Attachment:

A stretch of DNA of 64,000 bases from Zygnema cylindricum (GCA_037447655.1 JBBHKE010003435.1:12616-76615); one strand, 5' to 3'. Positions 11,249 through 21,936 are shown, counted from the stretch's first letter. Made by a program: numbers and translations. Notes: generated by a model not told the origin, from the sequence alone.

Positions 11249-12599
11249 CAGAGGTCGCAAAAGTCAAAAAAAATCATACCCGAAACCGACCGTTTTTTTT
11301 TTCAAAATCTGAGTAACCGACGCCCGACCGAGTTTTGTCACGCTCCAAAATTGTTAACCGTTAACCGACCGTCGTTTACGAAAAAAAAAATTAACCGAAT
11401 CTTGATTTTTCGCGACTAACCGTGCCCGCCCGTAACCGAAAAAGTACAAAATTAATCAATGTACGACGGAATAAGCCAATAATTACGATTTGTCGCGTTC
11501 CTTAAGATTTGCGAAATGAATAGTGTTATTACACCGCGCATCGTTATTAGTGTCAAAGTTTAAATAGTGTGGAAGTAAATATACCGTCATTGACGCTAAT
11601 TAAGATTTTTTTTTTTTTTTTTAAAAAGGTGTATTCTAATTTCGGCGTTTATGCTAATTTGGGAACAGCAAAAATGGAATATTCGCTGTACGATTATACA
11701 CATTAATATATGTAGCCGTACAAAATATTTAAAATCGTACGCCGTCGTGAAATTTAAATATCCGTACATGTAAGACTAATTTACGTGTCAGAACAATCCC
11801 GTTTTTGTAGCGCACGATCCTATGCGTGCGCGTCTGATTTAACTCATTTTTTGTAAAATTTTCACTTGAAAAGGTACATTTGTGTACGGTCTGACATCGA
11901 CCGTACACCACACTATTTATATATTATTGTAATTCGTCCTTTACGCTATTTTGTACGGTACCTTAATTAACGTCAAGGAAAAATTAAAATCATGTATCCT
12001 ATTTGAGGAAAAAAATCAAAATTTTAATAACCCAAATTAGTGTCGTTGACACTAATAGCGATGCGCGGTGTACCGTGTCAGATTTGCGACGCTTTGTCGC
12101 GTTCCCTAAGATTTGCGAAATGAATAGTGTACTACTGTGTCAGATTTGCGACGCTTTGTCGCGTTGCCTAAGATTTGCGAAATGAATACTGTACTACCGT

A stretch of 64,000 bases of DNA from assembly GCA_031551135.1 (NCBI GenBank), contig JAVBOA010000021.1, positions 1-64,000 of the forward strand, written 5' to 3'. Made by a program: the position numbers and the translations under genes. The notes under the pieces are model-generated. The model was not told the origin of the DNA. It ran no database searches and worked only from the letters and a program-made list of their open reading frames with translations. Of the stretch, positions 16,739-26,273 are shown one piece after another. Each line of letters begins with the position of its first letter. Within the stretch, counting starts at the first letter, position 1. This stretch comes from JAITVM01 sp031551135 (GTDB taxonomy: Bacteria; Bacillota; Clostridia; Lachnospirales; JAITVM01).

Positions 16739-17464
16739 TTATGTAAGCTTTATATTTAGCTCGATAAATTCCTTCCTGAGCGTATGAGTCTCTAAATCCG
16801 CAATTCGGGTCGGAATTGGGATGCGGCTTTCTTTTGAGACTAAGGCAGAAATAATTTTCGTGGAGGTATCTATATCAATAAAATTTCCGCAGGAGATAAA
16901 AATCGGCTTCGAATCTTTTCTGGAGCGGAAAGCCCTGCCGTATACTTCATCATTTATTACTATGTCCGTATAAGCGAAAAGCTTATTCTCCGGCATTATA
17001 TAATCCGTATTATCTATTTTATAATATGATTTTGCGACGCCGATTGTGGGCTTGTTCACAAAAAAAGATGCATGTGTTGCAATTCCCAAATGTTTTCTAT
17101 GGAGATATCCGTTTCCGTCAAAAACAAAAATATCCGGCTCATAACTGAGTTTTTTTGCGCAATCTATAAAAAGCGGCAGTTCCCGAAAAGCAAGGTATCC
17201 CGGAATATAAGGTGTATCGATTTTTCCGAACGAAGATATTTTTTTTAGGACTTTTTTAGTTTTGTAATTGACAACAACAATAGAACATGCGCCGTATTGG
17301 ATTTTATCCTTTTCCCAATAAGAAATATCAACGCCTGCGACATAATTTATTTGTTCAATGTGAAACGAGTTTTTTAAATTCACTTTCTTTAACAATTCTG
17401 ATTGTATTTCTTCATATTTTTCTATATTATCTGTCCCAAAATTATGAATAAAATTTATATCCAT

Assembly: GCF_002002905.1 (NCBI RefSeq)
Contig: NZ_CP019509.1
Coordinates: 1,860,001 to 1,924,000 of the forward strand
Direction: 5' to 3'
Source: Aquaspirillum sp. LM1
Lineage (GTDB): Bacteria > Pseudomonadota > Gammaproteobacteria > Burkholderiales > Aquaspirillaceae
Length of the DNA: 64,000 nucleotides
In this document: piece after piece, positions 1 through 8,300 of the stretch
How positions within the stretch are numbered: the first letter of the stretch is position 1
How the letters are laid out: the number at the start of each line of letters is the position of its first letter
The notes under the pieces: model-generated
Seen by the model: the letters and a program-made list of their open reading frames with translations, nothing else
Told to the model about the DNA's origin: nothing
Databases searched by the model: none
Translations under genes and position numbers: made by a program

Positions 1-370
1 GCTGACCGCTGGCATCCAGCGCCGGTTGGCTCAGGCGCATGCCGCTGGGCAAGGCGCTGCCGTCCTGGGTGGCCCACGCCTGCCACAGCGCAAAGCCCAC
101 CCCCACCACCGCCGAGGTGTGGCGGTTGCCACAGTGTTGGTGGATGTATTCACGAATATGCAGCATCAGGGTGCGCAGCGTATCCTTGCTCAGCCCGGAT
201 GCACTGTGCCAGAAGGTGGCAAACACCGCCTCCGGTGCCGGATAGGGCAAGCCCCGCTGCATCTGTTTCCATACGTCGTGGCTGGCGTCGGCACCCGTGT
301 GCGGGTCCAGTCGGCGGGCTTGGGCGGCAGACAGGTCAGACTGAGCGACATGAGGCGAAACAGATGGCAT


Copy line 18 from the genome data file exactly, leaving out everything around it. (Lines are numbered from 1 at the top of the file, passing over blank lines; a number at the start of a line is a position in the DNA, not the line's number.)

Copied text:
17001 TAATCCGTATTATCTATTTTATAATATGATTTTGCGACGCCGATTGTGGGCTTGTTCACAAAAAAAGATGCATGTGTTGCAATTCCCAAATGTTTTCTAT